Lindzen doesn't pull many punches in this piece in Newsweek.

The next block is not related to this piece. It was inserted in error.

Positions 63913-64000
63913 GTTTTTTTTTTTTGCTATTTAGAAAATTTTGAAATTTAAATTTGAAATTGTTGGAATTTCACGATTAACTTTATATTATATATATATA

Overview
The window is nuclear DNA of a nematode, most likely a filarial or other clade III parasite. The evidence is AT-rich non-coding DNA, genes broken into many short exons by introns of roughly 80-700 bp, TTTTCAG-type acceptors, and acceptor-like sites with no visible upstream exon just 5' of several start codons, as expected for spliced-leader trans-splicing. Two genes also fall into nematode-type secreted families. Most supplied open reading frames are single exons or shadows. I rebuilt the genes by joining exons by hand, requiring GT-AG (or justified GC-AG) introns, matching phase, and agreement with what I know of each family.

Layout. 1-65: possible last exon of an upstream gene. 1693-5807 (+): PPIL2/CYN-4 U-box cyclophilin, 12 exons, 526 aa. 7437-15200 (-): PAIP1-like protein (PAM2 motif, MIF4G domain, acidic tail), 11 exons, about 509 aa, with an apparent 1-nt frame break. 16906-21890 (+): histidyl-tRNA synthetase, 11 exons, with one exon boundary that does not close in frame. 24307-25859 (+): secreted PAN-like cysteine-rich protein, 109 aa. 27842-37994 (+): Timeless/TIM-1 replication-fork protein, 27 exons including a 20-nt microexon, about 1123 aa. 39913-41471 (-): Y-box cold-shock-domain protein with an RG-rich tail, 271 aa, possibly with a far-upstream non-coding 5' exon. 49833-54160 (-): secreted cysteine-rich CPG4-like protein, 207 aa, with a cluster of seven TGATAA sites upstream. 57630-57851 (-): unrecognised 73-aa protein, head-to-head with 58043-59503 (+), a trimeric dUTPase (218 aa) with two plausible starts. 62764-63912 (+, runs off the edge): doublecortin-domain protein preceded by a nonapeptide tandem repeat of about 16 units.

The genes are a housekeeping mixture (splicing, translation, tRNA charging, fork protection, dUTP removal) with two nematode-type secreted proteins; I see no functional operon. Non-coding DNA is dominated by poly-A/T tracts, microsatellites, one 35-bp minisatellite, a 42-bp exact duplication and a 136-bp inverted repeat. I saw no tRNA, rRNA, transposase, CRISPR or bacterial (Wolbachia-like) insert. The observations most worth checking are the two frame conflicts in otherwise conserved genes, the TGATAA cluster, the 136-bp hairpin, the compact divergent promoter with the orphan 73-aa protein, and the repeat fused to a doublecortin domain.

Judging from the media in recent months, the debate over global warming is now over. There has been a net warming of the earth over the last century and a half, and our greenhouse gas emissions are contributing at some level. Both of these statements are almost certainly true. What of it? Recently many people have said that the earth is facing a crisis requiring urgent action. This statement has nothing to do with science. There is no compelling evidence that the warming trend we've seen will amount to anything close to catastrophe. What most commentators—and many scientists—seem to miss is that the only thing we can say with certainly about climate is that it changes. The earth is always warming or cooling by as much as a few tenths of a degree a year; periods of constant average temperatures are rare. Looking back on the earth's climate history, it's apparent that there's no such thing as an optimal temperature—a climate at which everything is just right. The current alarm rests on the false assumption not only that we live in a perfect world, temperaturewise, but also that our warming forecasts for the year 2040 are somehow more reliable than the weatherman's forecast for next week. . .